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Recession Puzzles (Introductory Macro)

July 12, 2014

1. If all the money and stocks and bonds and so forth disappeared tomorrow there would still be all the machines and factories and jewels and people with their skills and abilities. So why does the money matter?
2. When the economy drops by 25% or whatever there are still all the factories and people. So what is dropping?

3. If everybody decided to work half as hard and get twice as much money for what they’re doing, everybody would be just as rich and would have much more free time to have fun and hang out with friends and stuff. So why don’t we?

Article here

There are 2 approaches to looking at why economies go into recession: supply and demand. Supply theories of recessions focus on real events which impact the ability of people to make stuff. War, famine, natural disasters, Communism, natural resources running out, things like that. When your countries gets bombed, for example, no one really wonders why people aren’t making as many widgets as before.

These questions are aboutdemand theories of business cycles, which deal with money.

Each person wants many things, but because of specialization, only produces a small number of things. Specialization is critically important to a modern economy. However important you think it is, it is much more important than that. If you were to try to build a $12 toaster completely by yourself, <a href="“>it would take a decade of work. However, if you instead work for money and then use that money to buy a toaster, it will cost you only an hour of work. Specialization is such a strong part of a capitalist economy that literally hundreds of thousands of people cooperate in order to produce something as simple as a pencil. Money facilitates this indirect exchange, and thus encourages specialization. As long as you can sell what you make to someone, you can buy anything you want from anyone (as long as you have enough money).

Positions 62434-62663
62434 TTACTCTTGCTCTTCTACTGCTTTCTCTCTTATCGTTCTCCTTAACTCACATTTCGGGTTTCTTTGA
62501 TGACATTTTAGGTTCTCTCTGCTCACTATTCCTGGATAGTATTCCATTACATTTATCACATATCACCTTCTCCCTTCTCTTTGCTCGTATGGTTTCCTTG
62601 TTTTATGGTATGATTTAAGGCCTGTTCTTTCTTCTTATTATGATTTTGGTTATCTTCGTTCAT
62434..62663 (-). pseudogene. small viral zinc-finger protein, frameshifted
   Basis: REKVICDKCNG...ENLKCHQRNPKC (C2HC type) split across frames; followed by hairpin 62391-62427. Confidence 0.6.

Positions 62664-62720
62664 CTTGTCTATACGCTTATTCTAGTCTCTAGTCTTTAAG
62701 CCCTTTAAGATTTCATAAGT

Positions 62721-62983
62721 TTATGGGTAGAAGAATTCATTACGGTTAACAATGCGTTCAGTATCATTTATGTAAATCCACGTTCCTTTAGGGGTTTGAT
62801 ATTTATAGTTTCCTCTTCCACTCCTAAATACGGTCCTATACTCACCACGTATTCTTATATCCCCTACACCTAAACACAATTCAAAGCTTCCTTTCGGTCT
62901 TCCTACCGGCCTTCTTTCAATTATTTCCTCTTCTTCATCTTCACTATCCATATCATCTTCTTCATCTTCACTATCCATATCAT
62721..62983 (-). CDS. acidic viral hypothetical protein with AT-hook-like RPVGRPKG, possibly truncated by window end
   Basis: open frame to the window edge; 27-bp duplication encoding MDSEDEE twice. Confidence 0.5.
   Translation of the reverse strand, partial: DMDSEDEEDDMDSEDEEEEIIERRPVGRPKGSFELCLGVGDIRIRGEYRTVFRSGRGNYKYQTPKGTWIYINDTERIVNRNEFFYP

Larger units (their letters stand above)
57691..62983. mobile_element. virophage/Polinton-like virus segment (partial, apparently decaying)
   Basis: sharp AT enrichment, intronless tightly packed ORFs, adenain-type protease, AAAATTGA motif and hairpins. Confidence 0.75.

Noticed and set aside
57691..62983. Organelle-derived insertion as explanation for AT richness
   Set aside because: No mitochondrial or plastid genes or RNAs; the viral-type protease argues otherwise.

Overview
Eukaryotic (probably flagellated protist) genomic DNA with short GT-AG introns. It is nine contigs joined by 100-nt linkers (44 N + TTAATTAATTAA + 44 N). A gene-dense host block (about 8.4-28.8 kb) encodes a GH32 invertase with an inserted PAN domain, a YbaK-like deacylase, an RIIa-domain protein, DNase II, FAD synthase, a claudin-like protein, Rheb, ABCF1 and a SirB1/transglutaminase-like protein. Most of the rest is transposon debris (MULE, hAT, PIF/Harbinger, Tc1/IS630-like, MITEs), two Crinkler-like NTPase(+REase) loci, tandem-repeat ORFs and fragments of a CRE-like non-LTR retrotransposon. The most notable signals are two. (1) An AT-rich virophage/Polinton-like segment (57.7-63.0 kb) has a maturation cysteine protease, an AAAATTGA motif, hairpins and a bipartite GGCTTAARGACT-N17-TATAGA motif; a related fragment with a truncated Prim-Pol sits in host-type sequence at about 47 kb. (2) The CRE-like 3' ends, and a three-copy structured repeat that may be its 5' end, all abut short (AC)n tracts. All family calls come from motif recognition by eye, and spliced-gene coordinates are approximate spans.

2. While money is useful, and indeed critical to market exchange, it is also an Achilles’ heel. One person’s spending is another person’s income. If I buy some apples from you, it’s my spending and your income. Every spent dollar goes to someone. If people spend less, other people earn less. Those other people in turn spend less and the cycle repeats in a vicious circle. Even though the factory isn’t gone, no one is buying what it is making, and so the factory owner lays off the workers. Those workers, being unemployed, buy less from other factories, who in turn reduce their workforces.

Now, there’s a few ways out of this cycle. One – prices can fall to the point where people can buy more stuff for less money, and production increases back to capacity. Another method is for the central bank to print more money, which causes increased spending. A third is for the government to spend more money, employing the unemployed workers and factors of production directly and putting money into people’s hands. Depending on how the economy is organized, each method could be effective. Which mechanism to rely on is a controversial issue among economists, although I personally favor mostly using central bank money supply adjustments to stabilize spending.

#3: Consumption can never be greater than production. If you eat a loaf of bread, someone has to bake that bread first. If you buy a new car, someone has to mine the raw materials, design it, and assemble it. Thus, half the work results in half the consumption (more or less).

You can get some wiggle room because work is only one “factor of production”, which is the term economists use to describe the stuff which makes more stuff. So, you imagine a farm. It’s got land, fertilizer, farming equipment, etc. With half the work, you would put out less fertilizer, do less weeding, etc., but you wouldn’t get half the crops.

Because of land and capital, halving work would result in maybe 40% less production, and thus 40% less consumption. France is an example of a country like this. The French work significantly less than Americans, have less material wealth, but have similar per-hour productivity.

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